VPNFilter malware is back and it seems like rebooting your routers will not protect them against this growing threat.
VPNFilter malware was discovered by Cisco Talos but it got more attention when the FBI, a couple of weeks ago, seized a domain hosting botnet of 500,000 hacked IoT devices including network-access storage (NAS) devices and home and office (SOHO) routers in at least 54 countries.
The seized domain created the botnet with the help of VPNFilter malware which the FBI believes is linked to highly sophisticated and well funded Russian hackers. Later on, the Bureau shared a list of compromised router models and urged users around the world to reboot their routers to get rid of VPNFilter malware.
However, now, it has come to attention that VPNFilter malware infection is far more dangerous than previously thought. According to the latest findings by Cisco Talos, the list of devices targeted by VPNFilter is increasing which is not a good news.
The latest research reveals that the malware now is targeting routers developed by manufacturers like ASUS, D-Link, Huawei, UPVEL, Ubiquiti, and ZTE. The researchers have also identified additional capabilities in VPNFilter including the ability to deliver exploits to endpoints and override reboots.
Furthermore, Talos researchers have also found “ssler,” a three-stage module exploiting web traffic to inject malicious content as it passes through a network device. This allows attackers to deliver exploits to endpoints via a man-in-the-middle capability – All this is done without the victim’s knowledge.
“With this new finding, we can confirm that the threat goes beyond what the actor could do on the network device itself, and extends the threat into the networks that a compromised network device supports,” said the blog post.
This also indicates that rebooting routers is practically useless and does not protect targeted routers from VPNFilter malware. Additionally, researchers have identified that the malware is also equipped with “dstr” (device destruction module) which is “used to render an infected device inoperable by deleting files necessary for normal operation,” wrote researchers.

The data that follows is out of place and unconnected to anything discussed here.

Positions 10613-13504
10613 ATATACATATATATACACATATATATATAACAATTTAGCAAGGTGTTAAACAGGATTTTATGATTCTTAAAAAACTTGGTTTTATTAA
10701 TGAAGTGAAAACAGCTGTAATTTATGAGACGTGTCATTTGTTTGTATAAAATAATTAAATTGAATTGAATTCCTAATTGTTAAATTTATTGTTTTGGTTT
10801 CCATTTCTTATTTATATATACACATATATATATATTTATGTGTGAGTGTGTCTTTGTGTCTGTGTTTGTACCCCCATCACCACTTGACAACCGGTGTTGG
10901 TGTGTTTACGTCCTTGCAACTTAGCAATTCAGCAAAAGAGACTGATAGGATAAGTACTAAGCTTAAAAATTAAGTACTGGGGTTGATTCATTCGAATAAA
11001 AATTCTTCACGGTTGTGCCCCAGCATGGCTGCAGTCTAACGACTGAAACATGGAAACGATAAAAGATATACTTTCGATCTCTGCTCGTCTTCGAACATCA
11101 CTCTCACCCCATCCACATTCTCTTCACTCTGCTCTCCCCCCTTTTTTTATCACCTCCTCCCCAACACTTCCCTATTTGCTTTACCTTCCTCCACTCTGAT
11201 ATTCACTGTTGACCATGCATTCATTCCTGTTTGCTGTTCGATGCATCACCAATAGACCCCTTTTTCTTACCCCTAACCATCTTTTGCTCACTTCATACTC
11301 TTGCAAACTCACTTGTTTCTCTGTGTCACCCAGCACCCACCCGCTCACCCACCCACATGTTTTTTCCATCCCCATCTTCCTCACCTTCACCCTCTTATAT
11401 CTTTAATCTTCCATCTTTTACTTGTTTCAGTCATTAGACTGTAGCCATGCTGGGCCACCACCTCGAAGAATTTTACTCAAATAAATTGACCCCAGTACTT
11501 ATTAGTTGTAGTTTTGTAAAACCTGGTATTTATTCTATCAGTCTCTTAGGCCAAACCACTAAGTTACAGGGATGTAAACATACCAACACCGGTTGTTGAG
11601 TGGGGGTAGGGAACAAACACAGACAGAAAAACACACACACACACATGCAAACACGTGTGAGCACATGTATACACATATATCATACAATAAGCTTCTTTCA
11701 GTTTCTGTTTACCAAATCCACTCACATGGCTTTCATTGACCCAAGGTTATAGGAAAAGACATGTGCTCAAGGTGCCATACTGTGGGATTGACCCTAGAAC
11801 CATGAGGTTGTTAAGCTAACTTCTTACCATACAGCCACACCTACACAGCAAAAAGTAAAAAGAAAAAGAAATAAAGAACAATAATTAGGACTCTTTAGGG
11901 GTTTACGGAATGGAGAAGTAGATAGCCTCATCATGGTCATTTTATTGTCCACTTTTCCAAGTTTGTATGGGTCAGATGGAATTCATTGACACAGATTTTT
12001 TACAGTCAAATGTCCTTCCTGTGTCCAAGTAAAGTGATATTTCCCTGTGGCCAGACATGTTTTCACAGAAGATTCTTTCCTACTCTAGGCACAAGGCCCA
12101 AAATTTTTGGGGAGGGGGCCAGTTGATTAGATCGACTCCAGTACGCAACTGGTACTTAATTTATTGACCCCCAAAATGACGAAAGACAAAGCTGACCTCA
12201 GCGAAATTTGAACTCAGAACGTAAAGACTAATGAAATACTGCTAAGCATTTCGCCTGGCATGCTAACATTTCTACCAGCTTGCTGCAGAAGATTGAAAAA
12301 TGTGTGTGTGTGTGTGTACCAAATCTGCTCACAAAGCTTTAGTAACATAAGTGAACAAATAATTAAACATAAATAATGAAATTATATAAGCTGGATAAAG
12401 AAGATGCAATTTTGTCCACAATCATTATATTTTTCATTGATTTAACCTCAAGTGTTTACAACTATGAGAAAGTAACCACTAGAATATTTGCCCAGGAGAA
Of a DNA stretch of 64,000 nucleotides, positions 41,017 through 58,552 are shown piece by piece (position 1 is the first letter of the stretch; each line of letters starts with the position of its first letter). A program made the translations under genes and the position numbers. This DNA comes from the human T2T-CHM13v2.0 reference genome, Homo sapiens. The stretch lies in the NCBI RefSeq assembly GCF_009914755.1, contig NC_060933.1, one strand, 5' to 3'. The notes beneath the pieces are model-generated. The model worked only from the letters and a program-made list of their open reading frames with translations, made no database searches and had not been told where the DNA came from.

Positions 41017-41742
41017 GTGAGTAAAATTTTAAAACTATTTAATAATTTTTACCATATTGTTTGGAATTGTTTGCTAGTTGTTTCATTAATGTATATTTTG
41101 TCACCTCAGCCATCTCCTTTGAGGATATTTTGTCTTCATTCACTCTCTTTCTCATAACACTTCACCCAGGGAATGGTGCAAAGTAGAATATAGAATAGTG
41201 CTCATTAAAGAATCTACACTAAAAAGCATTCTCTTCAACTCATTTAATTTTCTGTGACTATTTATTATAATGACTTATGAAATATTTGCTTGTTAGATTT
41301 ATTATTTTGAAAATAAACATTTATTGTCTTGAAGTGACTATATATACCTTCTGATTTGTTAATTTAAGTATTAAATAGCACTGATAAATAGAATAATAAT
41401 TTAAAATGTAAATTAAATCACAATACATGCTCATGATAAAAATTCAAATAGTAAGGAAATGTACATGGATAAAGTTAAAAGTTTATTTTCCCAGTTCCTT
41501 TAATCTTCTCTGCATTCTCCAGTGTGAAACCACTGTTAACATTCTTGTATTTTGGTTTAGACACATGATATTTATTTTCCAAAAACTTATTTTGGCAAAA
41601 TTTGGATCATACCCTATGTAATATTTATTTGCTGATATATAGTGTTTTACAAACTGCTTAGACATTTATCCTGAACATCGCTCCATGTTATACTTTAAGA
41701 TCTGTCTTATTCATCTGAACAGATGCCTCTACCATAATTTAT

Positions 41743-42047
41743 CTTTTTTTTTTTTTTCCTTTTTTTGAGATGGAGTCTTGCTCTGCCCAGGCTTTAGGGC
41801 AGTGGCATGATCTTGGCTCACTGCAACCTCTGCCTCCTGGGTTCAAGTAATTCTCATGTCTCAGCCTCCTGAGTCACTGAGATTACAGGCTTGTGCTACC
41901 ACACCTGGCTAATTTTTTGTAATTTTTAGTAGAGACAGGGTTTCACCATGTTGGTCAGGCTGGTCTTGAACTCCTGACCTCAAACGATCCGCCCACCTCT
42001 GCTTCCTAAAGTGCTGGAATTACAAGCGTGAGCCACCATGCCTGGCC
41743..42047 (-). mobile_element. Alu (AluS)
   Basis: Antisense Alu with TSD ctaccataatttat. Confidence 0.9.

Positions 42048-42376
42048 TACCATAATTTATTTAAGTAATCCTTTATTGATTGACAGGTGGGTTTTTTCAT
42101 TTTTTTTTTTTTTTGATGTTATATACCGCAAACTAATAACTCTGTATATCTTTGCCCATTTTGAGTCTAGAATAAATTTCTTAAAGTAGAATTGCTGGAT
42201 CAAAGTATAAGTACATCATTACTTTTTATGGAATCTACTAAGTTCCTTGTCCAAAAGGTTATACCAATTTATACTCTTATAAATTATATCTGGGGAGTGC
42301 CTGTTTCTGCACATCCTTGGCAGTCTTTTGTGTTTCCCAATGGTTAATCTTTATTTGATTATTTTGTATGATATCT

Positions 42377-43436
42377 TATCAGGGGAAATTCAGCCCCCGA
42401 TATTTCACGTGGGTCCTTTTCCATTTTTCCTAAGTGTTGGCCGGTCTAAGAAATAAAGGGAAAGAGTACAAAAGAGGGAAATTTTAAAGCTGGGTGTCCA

“It deletes all files and folders related to its own operation first before deleting the rest of the files on the system, possibly in an attempt to hide its presence during a forensic analysis.”
List of newly identified routers models targeted by VPNFilter malware
Asus: RT-AC66U, RT-N10, RT-N10E, RT-N10U, RT-N56U, and RT-N66U. D-Link: DES-1210-08P, DIR-300, DIR-300A, DSR-250N, DSR-500N, DSR-1000, and DSR-1000N. Huawei: HG8245. Linksys: E1200, E2500, E3000 E3200, E4200, RV082, and WRVS4400N. Mikrotik: CCR1009, CCR1016, CCR1036, CCR1072, CRS109, CRS112, CRS125, RB411, RB450, RB750, RB911, RB921, RB941, RB951, RB952, RB960, RB962, RB1100, RB1200, RB2011, RB3011, RB Groove, RB Omnitik, and STX5. Netgear: DG834, DGN1000, DGN2200, DGN3500, FVS318N, MBRN3000, R6400, R7000, R8000, WNR1000, WNR2000, WNR2200, WNR4000, WNDR3700, WNDR4000, WNDR4300, WNDR4300-TN, and UTM50. QNAP: TS251, TS439 Pro, and other QNAP NAS devices running QTS software. P-Link: R600VPN, TL-WR741ND, and TL-WR841N. Ubiquiti: NSM2 and PBE M5. ZTE: ZXHN H108N.
“These new discoveries have shown us that the threat from VPNFilter malware continues to grow. In addition to the broader threat surface found with additional targeted devices and vendors, the discovery of the malware’s capability to support the exploitation of endpoint devices expands the scope of this threat beyond the devices themselves, and into the networks those devices support,” concluded researchers.
“If successful, the actor would be able to deploy any desired additional capability into the environment to support their goals, including rootkits, exfiltration capability, and destructive malware.”
Image credit: Depositphotos